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Forget about even recording studios and artist and record companies, what about the writers who now aren't getting paid. When I heard that publishers are suing Limewire it put a smile on my face. As far as I'm concerned every single bit torrent site should be sued into extinction. There actually are pirates who steal your music and then have the balls to sell it. All of you "music should be free" fools should put a year of your life into a project and see it selling for a dollar on a bit torrent site BEFORE THE RECORD IS EVEN RELEASED, and then you can talk to me about music being free. It's F#@King STEALING. It sounds so anarchistic and cool to say screw the record companies they've been ripping us off anyway, but they're not just ripping off the majors, they steal from EVERYONE. When I was a young guy I stole "Steal This Book", sure I was all for ripping off the establishment, but see this is not just the establishment, it's EVERYONE, big and small, independent artist are NOT immune . When no one is making money from this business see how many equipment manufacturers there are, see what the quality of music actually becomes when no one can devote time to their art, in the past governments subsidized art, in this climate, that might ever happen. WAKE UP, it's STEALING AND IT"S WRONG, didn't your parents teach you anything
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#28
19th June 2010
Old 19th June 2010
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Quote:
Originally Posted by chrisso View Post
To the two guys who've never done music for a living.... and who think making money from your work is 1) unimportant and 2) dilutes the value of your art.
Making money from my work at this point in my life IS unimportant.

It does NOT dilute the value of my work. I didn't say that. I SAID, not relying on money has opened up creative doors for me. It's made my work better.

FOR ME. That is what both of those points have in common. Two words. "For." "Me."

I didn't say artists shouldn't be paid for their work either. My audience is very small, and people who like my work should indeed pay for it, and they do.

If it works for you to be required to write music that sells xxxx copies, more power to you! I don't deny you your right to your craft however you see fit.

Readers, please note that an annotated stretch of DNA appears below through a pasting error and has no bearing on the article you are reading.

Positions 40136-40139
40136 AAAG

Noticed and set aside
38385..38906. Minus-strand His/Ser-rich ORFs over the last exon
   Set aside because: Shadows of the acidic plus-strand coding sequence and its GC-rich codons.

Is there something that intimidates you about the choices of others?

I don't really care, frankly, which artists in history had day jobs and which didn't. Most great artists did not, but there are many who did... but that doesn't matter. I'm here on this stone to make my own path, the world is different then it was 50, 100, 500 years ago. You feel free to take your path, and I'll take mine.
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19th June 2010
Old 19th June 2010
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Quote:
Originally Posted by adpz View Post
Most Important Artist of the 20th century: Andy Warhol

(snip)

The greatness of others should make us happy - it is an accessible insight into being human that opens our minds, ambitions, and hopes. It is a terrible thing then to try and turn this on its head and declare the insignificant and mediocre more important and "real" just because it aligns more closely with ones own insignificant and mediocre ambitions.
BULLSHIT.

Warhol???? Of all the artists of last century? Not for me cowboy, for a LONG shot. "Most important".. I always LOVE that phrase, as if there is no individual discernment possible in art. Good freaking lord.

ART is not about sales, it's about emotion. The art that YOU think is "the greatest" falls flat on it's ASS for me in this case.

Art is not a popularity contest. Leroy Neiman sold more work then Warhol ever did. Enough said.
#30
19th June 2010
Old 19th June 2010
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Quote:
Originally Posted by Mike Caffrey View Post
Artist's have never really earned real income off of their album sales.
How did The Beatles, Kraftwerk and Steely Dan build their wealth so successfully?


Quote:
Had the model been more 50/50 the current problems probably wouldn't be happening and labels would have seen Napster as a tool rather than a threat.
I think a large section of the musical fraternity have already rejected the major label model, initially by installing their own studios, thus reducing their need for huge advances and as a result wrestling more control from the label. Secondly, the independent label and distribution network has been a viable route since the late 70's.
I agree, the indie artist is never going to sell as many records as The Black Eyed Peas, but when I get really worried about the future of music when I see self funded, independent artists (with international reputations and fanbase) almost giving up because their sales have slumped so much.